The Hidden Logic of SudokuDenis BerthierOnline SupplementsRating rules / puzzles. Ordering the rules 
© Denis Berthier. All the material in this page and the pages it gives access to are the property of the author and may not be republished or reposted without his prior written permission.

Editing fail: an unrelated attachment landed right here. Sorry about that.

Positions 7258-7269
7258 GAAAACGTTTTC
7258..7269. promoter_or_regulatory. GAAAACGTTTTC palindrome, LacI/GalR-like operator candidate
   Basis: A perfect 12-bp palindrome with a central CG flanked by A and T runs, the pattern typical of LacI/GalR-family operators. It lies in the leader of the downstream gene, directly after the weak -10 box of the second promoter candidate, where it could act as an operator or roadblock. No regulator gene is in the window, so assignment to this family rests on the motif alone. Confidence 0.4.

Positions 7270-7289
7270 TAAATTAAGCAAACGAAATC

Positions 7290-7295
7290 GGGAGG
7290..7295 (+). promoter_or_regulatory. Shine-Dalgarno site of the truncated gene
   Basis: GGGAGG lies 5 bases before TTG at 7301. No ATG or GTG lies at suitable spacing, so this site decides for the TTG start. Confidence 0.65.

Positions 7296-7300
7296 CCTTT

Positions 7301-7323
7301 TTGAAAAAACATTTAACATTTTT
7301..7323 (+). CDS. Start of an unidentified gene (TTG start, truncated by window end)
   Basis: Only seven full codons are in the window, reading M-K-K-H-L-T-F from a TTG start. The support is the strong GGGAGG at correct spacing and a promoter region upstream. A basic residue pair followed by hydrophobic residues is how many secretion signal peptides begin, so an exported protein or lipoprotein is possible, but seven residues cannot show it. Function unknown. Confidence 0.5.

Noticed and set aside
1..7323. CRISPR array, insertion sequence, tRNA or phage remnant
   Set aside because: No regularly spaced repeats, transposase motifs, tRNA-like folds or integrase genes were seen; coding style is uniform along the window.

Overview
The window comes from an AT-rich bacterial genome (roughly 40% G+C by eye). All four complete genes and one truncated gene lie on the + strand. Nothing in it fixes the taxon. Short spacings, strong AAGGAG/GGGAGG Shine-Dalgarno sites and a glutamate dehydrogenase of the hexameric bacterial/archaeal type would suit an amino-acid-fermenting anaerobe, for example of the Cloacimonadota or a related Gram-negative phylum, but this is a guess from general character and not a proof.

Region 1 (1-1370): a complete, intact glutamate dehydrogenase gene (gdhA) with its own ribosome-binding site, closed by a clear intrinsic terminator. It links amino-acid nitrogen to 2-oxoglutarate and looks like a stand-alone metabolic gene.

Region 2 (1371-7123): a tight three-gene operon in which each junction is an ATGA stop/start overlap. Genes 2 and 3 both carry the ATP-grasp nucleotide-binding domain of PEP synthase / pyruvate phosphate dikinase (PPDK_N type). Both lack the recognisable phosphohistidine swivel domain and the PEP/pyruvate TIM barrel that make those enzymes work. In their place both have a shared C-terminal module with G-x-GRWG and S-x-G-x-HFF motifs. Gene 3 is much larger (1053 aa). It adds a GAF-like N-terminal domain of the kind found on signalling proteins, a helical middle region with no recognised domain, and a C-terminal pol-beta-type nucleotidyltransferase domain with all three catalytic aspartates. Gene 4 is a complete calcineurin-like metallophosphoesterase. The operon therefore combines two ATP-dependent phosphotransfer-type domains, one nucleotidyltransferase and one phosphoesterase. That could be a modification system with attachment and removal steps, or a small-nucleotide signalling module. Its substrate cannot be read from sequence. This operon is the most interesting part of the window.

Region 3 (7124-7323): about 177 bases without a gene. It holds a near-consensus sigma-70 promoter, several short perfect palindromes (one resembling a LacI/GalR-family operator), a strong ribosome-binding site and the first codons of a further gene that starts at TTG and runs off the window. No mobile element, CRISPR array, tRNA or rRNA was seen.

1) INTRODUCTION  MOTIVATIONSSeveral ratings of rules or puzzles are known and they generally lead to different classifications of puzzles. (I'm not speaking here of the commercial classifications into 4 or 5 levels, which bear only on the simplest puzzles, even when they are called diabolical). Comparison of different ratings can't therefore be done on a puzzle by puzzle basis. It can only be statistical. The various ratings can also suggest different classifications of the resolution rules. The ratings initially considered here are (this list can eventually be extended): NRCZTrating SERrating SUEX9rating SUEXTrating GSFQ1rating The purpose of this page is thus multiple. It aims at least at:  assembling in a single place a precise definition of each rating (or pointers to such definitions);  giving references to where and how each of these ratings can be computed;  providing software so that anyone can compare for himself the various ratings on large collections of puzzles;  providing large collections of puzzles that can be used as references for such comparisons;  evaluating the statistical complexity of rules (mean value analysis) and, for rules depending on some parameters, how this complexity varies with these parameters (examples of possible parameters: length for chains, maximum ALS size for chains with ALS, ...);  analysing the consequences on rules classification. 1.1) CORRELATION COEFFICIENT OF TWO RATINGS The main and simplest statistical tool for comparing two ratings is their correlation coefficient. Given a collection of N puzzles and several rating functions, each of these rating functions is a statistical variable and it can be seen as a vector in R^N. The (linear) correlation coefficient between two statistical variables has a value between 1 and +1. It is the cosine of the angle between the two associated vectors in R^N. A correlation coefficient whose absolute value is greater than 0.8 is generally considered high. A correlation coefficient whose absolute value is smaller than 0.5 is generally considered low (which means that there is no meaningful correlation between the two variables  the angle between the two vectors representing the two variables in R^N is > 45°). 1.2) PSEUDOCODE FOR COMPUTING THE CORRELATION COEFFICIENTS Suppose we have two statistical variables X and Y depending on the puzzle P under consideration (e.g. X = the NRCZTrating of P and Y = the SER rating of P). Suppose we have a sequence of n puzzles. Suppose, for definitness, that the X and Y variables corresponding to this sequence are respectively in xfile and yfile, with one value per line in each file. The following algorithm (in its standard iterative form) gives the correlation coefficient r between X and Y: (deffunction correlation (?xfile ?yfile ?n) (open ?xfile "xfile" "r") (open ?yfile "yfile" "r") i = 1 EX = 0 EY = 0 EX2 = 0 EY2 = 0 EXY = 0 while i < (n + 1) do ;; get the ith element in xfile: xi = eval (readline "xfile") ;; get the ith element in yfile: yi = eval (readline "yfile") ;; here I use "eval" to indicate a cast (if necessary) to the proper type (integer, float,...) EX = EX + (xi  EX) / i EY = EY + (yi  EY) / i EX2 = EX2 + (xi^2  EX2) / i EY2 = EY2 +(yi^2  EY2) / i EXY = EXY + ((xi * yi)  EXY) / i i = i + 1 next i VX = EX2  EX^2 VY = EY2  EY^2 CovXY= EXY  EX * EY r = CovXY / [sqrt (VX) * sqrt (VY)] ;; if you also want to compute the regression line Y = a X + b, add the following two lines: ;a = CovXY / VX ;b = EY  a * EX (close "xfile") (close "yfile") ;; print whatever you want: r, a , b return r ) Now, if you want to compute the correlation between X and a function f of Y, just replace yi = eval (readline "yfile") within the "while" loop, by yi = f (eval (readline "yfile")) E.g., if X= Level and Y = Time (resp. Memory), you may want to check if there is a correlation between X and log(Y), corresponding to an exponential increase of computation times (resp. memory requirements) with respect to levels  or a correlation between X and Y^(1/4) corresponding to a polynomial (x^4) increase of computation times (resp. memory requirements) with respect to levels. Such computations should always be interpreted with some care and should not be extrapolated beyond the range of the data. For instance, if the levels of all the puzzles in the collection have a range between 1 and 7, it is impossible to make a difference between an exponential behaviour and a polynomial behaviour in x^6 or x^7 (say for computation times or memory requirements). 1.3) MEAN DISTANCE OF A RATING FROM ALL THE OTHERS Whereas the correlation coefficient allows comparisons between two ratings, the mean distance from a rating to all the others allows to evaluate its compatibilty with them. Its geometrical meaning is a mean distance in space R^N between the unit vectors associated to each rating. (Lengths are discarded, everything is brougth to the unit sphere in R^N. This rescaling allows to eliminate meaningless differences between different ratings).